I'll start with Hi-Launcher because
it isn't a standard-type launcher. Hi-Launcher is more
of a popup favorites list. In fact, it shares similar functionality
with ZLauncher's QuickLaunch Anywhere utility but takes
it to a higher level. Hi-Launcher's author, Radoslaw Nowak,
says that it brings Windows' Start Menu-like functionality
to the Palm. You may recognize Mr. Nowak as the developer
of the very popular Butterfly used to customize/colorize
your Palm's display.
Hi-Launcher configures simply enough.
The user should first set the activation trigger used to
popup the menu system. These triggers can be hard buttons,
silkscreen buttons, or silkscreen swipes. Hard button presses
can also be set to activate by holding the button down so
that primary PIM functions may be accessed upon simple momentary
Hi-Launcher requires menu configuration
from scratch. It does not import categories from the Palm
launcher. You create the menu items from a set of pull-down
lists. The first pull-down defines the type of entry while
the second provides a list of possibilities of that type
from which to choose. Although simple to use, this process
can be tedious if you add a large number of apps. Because
of this and the limitations of screen real favorite estate,
HL is best used with select favorite apps rather than as
a comprehensive launcher for your entire collection. Besides
standard apps, HL can present DAs and a variety of system
functions like backlight control and soft resets. HL allows
the user to make excellent use of color to differentiate
between app groups on the menus, and even includes dividers
and titles if desired. The menu items can also have the app
icons on them for quick recognition. The net result can be
as attractive as it is functional.
Part of HL's power lies in its nested
folders, much like Windows' Start Menu. Like Windows, this
can also be a significant weakness if taken too far. Even
with appropriate use of color, clutter becomes an issue.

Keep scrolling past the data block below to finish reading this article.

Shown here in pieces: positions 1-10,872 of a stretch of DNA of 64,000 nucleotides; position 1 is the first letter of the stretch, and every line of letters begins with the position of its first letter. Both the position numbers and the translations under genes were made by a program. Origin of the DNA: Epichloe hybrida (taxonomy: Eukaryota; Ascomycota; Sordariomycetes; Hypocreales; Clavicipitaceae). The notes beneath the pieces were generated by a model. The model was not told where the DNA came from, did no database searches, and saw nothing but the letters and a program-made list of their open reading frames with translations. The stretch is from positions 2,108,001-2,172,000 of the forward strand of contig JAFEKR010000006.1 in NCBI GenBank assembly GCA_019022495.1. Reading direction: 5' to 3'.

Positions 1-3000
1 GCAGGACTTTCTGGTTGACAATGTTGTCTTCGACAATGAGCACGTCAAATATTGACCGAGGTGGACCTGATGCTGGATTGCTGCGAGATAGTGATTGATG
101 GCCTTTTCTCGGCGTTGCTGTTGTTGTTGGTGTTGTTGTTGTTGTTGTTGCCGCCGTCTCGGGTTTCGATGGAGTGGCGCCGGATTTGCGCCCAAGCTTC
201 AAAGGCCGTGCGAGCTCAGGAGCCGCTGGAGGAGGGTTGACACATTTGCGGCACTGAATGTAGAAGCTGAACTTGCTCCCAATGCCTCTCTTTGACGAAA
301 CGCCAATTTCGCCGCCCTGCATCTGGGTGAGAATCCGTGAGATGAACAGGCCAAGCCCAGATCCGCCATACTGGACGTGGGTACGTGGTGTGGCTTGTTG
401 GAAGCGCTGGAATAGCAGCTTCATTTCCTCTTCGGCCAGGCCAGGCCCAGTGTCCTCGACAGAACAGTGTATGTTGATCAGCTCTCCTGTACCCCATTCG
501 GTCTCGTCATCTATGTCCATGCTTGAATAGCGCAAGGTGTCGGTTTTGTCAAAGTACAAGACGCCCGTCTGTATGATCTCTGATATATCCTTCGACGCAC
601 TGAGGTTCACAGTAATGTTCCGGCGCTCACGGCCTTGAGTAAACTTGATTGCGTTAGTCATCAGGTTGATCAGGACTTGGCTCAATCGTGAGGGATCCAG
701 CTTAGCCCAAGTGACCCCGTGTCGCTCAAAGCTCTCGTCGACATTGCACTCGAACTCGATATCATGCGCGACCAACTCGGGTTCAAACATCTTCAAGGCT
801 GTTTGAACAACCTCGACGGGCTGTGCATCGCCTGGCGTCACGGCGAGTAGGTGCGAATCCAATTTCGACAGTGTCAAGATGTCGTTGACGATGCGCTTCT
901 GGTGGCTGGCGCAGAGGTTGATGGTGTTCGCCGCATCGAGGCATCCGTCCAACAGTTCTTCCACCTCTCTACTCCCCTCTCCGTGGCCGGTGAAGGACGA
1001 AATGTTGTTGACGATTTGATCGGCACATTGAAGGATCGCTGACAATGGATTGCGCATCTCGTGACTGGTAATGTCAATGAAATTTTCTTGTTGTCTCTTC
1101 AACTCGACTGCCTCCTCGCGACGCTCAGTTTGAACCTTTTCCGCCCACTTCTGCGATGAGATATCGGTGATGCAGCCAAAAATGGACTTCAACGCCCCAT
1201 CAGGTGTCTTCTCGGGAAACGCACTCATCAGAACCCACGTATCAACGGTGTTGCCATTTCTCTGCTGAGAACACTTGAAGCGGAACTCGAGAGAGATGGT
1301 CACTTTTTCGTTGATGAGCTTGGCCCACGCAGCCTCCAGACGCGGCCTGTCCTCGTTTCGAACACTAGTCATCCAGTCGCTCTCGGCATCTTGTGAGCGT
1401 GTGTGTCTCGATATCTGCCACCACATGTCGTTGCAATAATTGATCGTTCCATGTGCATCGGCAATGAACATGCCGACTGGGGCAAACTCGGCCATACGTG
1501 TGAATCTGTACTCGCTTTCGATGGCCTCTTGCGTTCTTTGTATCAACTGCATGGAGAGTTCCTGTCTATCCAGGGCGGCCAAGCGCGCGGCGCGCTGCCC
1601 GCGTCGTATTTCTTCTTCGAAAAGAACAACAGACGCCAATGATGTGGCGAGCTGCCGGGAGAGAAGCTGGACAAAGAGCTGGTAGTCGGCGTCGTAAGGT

Actual operation proved very slick. The
menu pops up over any application to present functions that
you decided would be useful or jump to other apps. You can
also set a hard button or silkscreen button/swipe to jump
to the last app used. You last-use can filter apps to not
be picked up for this last-use function, like your primary
launcher and apps assigned to hard buttons.
I found most of the functions and basic
setup intuitive. The online docs cover the functions with
appropriate screen shots. The setup program makes nice use
of context-sensitive help, wherein I learned how to kludge
together a list of multiple recent apps like McPhling. However,
it doesn't make much sense to nest the menus deeper than
your native launcher. For instance, I can get to any app
in, including the Home button ZLauncher from within any other
app in 3 taps at most, including the Home button. So for
me, it would be pointless to nest menus deeper than one level
down in Hi-Launcher. That's the way I have it setup in the
Overall, Hi-Launcher proved
a useful tool. I've read on the forums that some use Hi-Launcher
as a supplement to their primary launcher. I can certainly
see how that would be helpful, having used it to bounce around
as I wrote this review. I believe that Hi-Launcher shines
best as a favorites popup rather than as a repository for
your entire app collection, unless you have a meager collection.
You can pick it up for $14.95.
Instant of access to your most-used apps or system functions
Runs unobtrusively in the background
Inherits most of the weakness of the Windows'
Start Menu, especially clutter and lots of taps to get through